Among the wealth of data leaked in this week's Sony Pictures hack are hundreds of pieces of sensitive medical information about the studio's employees, including complaints about unpaid insurance claims. One of the leaked documents is a spreadsheet listing the most expensive medical procedures undertaken by the company's employees in 2012.
The list of costly medical procedures doesn't include employees' names, only their birth dates. But in other documents, Social Security numbers appear alongside names and home phone numbers, making them perfect fodder for would-be identity thieves. One document named "UNUM Audit" lists the Social Security numbers, policy numbers, names, birth dates and addresses for more than 100 people, some of them high-ranking employees.
Another titled "Aetna-FSA-Employee-Contribution Issue," which details apparent errors in contributions to Aetna-associated flexible spending accounts from 2013, has the names and Social Security numbers of about 270 people. Several documents detailing overpayments made by Aetna also contain insurance-claims numbers and member identification numbers, along with the names of employees.
“People are in a frenzy, especially people in HR and finance,” a junior studio worker told Fusion yesterday. “They’re all freaked out, and nobody knows what to do.”
It's unclear whether Sony Pictures has reached out to the affected employees about the leak of their information. We've reached out to the studio for comment.
The file with the highest-cost patients on Sony Pictures' health plan contains a laundry list of expensive chronic conditions: cancer, heart disorders and end-stage renal disease.
Though the names of the patients were spared, the list did include "member keys" and birth dates, which could make it feasible for someone with access to these documents to figure out who's being treated for what.
Detailed health information is tempting for hucksters and thieves, because it can be extremely valuable for such things as insurance fraud. The street value for a medical record, for example, is much higher than credit card information. Loss of devices by hospital employees and cyber-vulnerabilities of medical devices have often been cited as security loopholes through which hackers can access people's medical information. The Sony hack, however, makes it clear that non-healthcare-related employer networks can also be a means of getting this type of information.
So what happens when an employer fails to secure employee's medical information? It's tricky.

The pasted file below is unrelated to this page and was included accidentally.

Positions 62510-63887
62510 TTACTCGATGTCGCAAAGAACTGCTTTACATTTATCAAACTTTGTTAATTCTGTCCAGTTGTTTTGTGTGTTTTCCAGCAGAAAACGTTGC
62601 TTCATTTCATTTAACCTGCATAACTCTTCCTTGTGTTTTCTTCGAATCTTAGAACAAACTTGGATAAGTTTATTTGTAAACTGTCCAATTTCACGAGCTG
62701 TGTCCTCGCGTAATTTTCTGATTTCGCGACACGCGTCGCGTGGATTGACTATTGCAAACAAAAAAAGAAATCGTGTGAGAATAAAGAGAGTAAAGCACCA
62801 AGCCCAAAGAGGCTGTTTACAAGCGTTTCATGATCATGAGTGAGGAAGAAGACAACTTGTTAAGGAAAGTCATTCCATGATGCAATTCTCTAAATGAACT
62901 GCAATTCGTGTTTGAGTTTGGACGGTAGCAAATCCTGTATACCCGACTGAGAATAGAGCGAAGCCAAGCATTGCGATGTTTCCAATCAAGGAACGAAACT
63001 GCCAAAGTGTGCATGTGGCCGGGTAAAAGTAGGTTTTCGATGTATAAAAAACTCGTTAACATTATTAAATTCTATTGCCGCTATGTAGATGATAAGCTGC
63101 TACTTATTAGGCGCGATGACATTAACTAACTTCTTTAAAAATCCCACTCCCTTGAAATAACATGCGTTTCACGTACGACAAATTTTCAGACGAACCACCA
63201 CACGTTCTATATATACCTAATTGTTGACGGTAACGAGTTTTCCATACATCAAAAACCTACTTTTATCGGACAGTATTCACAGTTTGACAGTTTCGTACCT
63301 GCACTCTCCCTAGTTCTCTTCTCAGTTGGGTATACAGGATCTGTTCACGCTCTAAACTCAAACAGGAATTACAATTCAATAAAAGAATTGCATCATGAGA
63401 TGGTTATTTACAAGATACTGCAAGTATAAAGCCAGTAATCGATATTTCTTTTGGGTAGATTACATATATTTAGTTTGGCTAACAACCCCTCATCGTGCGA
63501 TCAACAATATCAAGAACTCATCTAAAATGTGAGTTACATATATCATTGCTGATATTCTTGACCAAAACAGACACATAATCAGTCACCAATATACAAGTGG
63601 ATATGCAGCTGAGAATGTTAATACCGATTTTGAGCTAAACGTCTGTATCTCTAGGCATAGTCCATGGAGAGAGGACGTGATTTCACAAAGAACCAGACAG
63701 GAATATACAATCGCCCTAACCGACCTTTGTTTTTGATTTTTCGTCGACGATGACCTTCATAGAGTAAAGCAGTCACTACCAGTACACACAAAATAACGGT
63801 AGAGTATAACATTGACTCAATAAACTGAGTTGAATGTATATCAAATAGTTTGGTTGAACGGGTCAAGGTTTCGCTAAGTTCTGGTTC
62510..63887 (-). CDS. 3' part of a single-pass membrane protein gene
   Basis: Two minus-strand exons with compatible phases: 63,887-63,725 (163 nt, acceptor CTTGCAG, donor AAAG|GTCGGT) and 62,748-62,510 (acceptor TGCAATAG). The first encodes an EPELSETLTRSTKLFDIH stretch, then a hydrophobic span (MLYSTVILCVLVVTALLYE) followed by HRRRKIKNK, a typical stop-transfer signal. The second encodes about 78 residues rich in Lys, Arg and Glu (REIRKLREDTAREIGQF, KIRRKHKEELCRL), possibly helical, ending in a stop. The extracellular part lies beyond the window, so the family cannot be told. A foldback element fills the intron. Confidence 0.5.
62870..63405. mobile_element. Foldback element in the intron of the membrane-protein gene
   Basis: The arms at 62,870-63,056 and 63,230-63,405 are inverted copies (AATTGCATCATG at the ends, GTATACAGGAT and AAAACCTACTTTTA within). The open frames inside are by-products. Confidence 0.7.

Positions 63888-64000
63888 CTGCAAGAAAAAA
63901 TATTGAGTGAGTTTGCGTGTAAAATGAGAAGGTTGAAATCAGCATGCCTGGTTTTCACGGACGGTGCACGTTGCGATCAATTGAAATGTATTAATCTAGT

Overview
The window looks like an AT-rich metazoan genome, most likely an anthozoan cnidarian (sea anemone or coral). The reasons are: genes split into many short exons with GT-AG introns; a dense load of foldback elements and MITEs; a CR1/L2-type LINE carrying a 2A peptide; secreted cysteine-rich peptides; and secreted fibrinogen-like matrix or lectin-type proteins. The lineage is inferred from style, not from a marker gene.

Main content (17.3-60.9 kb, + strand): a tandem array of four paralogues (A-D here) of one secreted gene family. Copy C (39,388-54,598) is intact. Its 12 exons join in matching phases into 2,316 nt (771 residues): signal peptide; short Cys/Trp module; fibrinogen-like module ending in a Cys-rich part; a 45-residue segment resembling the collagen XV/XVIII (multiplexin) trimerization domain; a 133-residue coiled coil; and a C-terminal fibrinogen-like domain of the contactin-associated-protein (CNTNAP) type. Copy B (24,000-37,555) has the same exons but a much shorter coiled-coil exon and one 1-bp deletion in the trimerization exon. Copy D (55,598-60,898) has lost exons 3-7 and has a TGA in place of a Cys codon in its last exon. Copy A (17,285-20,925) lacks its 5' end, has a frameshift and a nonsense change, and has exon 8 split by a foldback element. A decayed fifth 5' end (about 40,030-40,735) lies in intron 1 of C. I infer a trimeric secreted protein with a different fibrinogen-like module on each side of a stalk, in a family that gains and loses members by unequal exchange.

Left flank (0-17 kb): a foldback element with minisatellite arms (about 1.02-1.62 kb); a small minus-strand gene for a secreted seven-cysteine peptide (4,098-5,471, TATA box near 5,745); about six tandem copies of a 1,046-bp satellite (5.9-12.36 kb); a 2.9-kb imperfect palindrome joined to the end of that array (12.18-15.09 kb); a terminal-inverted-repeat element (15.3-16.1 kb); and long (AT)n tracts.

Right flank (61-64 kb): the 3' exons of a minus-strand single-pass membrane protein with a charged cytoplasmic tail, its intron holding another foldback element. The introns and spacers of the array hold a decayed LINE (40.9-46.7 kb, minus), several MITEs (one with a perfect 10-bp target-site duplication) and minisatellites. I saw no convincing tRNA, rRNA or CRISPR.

HIPAA – the federal Health Insurance Portability and Accountability Act, which Congress passed in 1996 to protect medical information – may not apply in Sony Pictures' case, because "employers are not providers of health care, or health insurers to their employees, which is a requirement for HIPAA to apply," wrote Lee Tien, a senior staff attorney at the Electronic Frontier Foundation, in an e-mail.
Plus, HIPAA isn't exactly a privacy law. It's more of a data-access mandate.
"HIPAA coverage is triggered by who has the data," Deven McGraw, a health-data privacy expert, told me earlier this year. "The same piece of data may fall in and out [of HIPAA coverage] multiple times in its lifecycle."
This doesn't mean, however, that Sony is off the hook completely. "Sony has bigger problems here. HIPAA is a tiny tail on the dog," said Kirk Nahra, a partner at Wiley Rein who specializes in healthcare law. "They will have to go through a risk analysis to determine whether they do or don’t have to notify individuals."
It's possible that Sony Pictures could be fined later for not safeguarding their employees' medical information more effectively – say, by encrypting or password-protecting all files that contained sensitive data. The U.S. Department of Health and Human Services could, in theory, step in, says Nahra. But "having a breach doesn’t necessarily lead to penalties. Security breaches happen," he said. "It's highly unlikely [HHS will penalize Sony Pictures]. HHS doesn’t fine people very often."
Tien suggested that Sony Pictures employees "demand that the employer take security seriously, and with brains."
Daniela Hernandez is a senior writer at Fusion. She likes science, robots, pugs, and coffee.
Kashmir Hill is the editor of Fusion's Real Future. She has hacked a stranger's smart home, lived on Bitcoin & paid a surprise visit to the NSA's Utah datacenter, all while trying to prove privacy isn't dead yet. Contact her at firstname.lastname@example.org. PGP: D934E5E9.